By JOVANA GEC
BELGRADE, Yugoslavia – Slobodan Milosevic deepened the political crisis in Yugoslavia today, confirming he will take part in runoff presidential elections despite claims of a first-round victory by a pro-democracy challenger and opposition threats of a general strike.
In a show of confidence, Milosevic summoned his closest Socialist Party associates for a meeting that focused on “immediate tasks” ahead of the Oct. 8 second round of the presidential vote, government-sponsored television reported.
“The presidential elections will go into the second round,” said Milosevic’s top aide, Nikola Sainovic. “We will do our best so that our candidate wins.”
Milosevic’s move signals he has no intention to back down and recognize an apparent victory of the opposition candidate, Vojislav Kostunica, as demanded by the opposition and dozens of international officials, including President Clinton.
The opposition threatened today to call a general strike, shutting down schools, offices and other public institutions until Milosevic steps aside.
The scope of such a boycott is questionable, since the state services and economy have been in disarray for years. The opposition has tried public disobedience campaigns in the past, but they have never really worked.
Announcing final results of the Sunday vote, the Federal Electoral Commission said just before midnight Wednesday that Kostunica earned 48.96 percent of the vote to 38.62 percent for Milosevic. That would require a runoff Oct. 8.
The opposition, however, using figures from its poll watchers, claims Kostunica won 52.54 percent to Milosevic’s 32.01 percent.
“The election process is going on in accordance with the law,” Sainovic said dismissing opposition claims. “The Socialists will respect the decisions of legal bodies.”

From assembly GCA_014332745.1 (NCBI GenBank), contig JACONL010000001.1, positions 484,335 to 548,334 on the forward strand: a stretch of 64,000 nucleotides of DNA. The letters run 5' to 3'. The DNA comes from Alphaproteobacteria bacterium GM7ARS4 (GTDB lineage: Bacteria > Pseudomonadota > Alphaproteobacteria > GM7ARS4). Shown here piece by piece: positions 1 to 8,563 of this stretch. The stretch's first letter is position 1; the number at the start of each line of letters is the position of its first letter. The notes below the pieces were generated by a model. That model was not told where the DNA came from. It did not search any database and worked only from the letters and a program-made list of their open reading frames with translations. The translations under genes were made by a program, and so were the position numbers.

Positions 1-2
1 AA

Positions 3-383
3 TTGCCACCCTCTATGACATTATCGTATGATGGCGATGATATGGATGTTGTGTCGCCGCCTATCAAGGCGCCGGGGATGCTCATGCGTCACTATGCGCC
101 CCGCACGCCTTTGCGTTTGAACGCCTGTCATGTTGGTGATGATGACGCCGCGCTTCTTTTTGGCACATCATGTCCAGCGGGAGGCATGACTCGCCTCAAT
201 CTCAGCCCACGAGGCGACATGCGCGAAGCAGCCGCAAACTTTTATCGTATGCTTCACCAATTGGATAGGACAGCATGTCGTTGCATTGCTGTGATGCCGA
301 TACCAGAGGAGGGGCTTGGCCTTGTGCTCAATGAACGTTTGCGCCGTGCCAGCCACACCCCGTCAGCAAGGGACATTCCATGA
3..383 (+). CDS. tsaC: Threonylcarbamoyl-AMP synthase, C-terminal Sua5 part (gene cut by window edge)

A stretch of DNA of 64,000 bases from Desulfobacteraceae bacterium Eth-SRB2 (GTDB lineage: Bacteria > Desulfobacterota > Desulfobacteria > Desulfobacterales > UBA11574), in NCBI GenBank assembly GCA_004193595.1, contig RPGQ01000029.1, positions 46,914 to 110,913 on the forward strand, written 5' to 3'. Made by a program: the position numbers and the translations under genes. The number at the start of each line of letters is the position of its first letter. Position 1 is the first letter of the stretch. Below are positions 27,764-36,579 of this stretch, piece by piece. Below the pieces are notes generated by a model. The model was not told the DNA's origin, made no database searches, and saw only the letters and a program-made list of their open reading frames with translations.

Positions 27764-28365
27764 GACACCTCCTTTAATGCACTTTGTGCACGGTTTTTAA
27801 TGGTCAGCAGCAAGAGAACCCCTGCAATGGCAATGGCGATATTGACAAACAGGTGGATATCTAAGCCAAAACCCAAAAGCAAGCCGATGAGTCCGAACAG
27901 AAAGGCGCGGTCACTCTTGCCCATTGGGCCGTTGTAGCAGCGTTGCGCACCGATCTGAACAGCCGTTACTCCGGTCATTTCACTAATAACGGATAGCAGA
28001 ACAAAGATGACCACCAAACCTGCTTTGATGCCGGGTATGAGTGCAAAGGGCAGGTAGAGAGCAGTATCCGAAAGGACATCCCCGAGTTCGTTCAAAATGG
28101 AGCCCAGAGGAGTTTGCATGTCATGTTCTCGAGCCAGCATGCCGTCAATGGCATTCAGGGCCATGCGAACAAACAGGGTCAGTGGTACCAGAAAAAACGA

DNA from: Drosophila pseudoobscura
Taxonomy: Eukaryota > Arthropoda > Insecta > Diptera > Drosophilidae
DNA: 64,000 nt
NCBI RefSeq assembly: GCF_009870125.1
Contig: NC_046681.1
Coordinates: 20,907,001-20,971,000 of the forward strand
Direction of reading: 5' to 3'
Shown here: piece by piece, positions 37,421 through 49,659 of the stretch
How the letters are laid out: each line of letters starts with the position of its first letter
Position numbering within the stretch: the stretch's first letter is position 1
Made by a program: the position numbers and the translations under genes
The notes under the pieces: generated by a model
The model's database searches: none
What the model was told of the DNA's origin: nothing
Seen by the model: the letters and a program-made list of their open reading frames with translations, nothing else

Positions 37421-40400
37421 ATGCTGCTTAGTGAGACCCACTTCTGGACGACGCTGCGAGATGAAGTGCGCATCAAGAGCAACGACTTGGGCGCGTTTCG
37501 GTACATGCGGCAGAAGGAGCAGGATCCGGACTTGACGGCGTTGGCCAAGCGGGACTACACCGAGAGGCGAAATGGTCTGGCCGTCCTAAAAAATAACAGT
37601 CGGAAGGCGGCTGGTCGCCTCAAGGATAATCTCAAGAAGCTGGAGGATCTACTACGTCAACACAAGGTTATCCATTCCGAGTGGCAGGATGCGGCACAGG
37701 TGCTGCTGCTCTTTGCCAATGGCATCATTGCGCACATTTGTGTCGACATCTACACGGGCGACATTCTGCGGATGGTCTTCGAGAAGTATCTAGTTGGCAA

Critics fear Milosevic might cite the “legality” of the federal commission’s announcement, and use force against any future opposition demonstrations.
Encouraged by the enormous popular support for Kostunica at an opposition rally Wednesday, a key opposition leader, Zoran Djindjic, warned “we shall seek to paralyze all institutions, schools, theaters, cinemas, offices … call everyone onto the streets and stay on the streets until he who wants to be president by force gives up his post.”
Key officials in Kostunica’s coalition conducted emergency talks. In a statement issued after the meeting they pledged to “defend the truth and the democratic will of our people,” but failed to outline any specific strategy.
Declaring that “Kostunica was elected Yugoslav president in the first round of the elections,” the opposition leaders once again called on the members of the Federal Electoral Commission to “publicly acknowledge the true election results.”
The influential Serbian Orthodox Church recognized Kostunica’s election victory and addressed him as “president-elect.” The church holds no direct political power in Yugoslavia, but its dictates hold great moral sway in a population that recognizes it as a pillar of rectitude in a corrupt society.
In Montenegro, the pro-Western Prime Minister Filip Vujanovic also recognized Kostunica’s win, insisting that Milosevic must no longer manipulate the will of the people.
Support for Kostunica’s victory claim grew after more than 200,000 people swarmed the capital’s downtown district in a major demonstration of support for their leader. There was no visible police presence near the crowd.
Belgrade’s ally Russia, however, warned Western countries not to interfere. Foreign Minister Igor Ivanov said Moscow “stands firmly for the peoples of Yugoslavia to have full freedom to express their will without internal or external pressure” and urged other countries “not to allow destabilization of the situation.”
Milosevic faced new troubles, meanwhile, within his governing coalition. The ultranationalist Serb Radical Party demanded a reshuffling of the government and the dismissal of a key Milosevic aide, Interior Minister Vlajko Stojiljkovic.
The party’s leader, Vojislav Seselj, said he will demand Stojiljkovic’s resignation at the assembly meeting Saturday because of his alleged corruption, misuse of authority and incompetence.
Stojiljkovic is a top aide of Milosevic. After the bloody offensives last year by Serb government troops against ethnic Albanian separatists in the province of Kosovo, both were indicted by the U.N. war crimes tribunal in The Hague, Netherlands.
Copyright ©2000 Associated Press. All rights reserved. This material may not be published, broadcast, rewritten, or redistributed.
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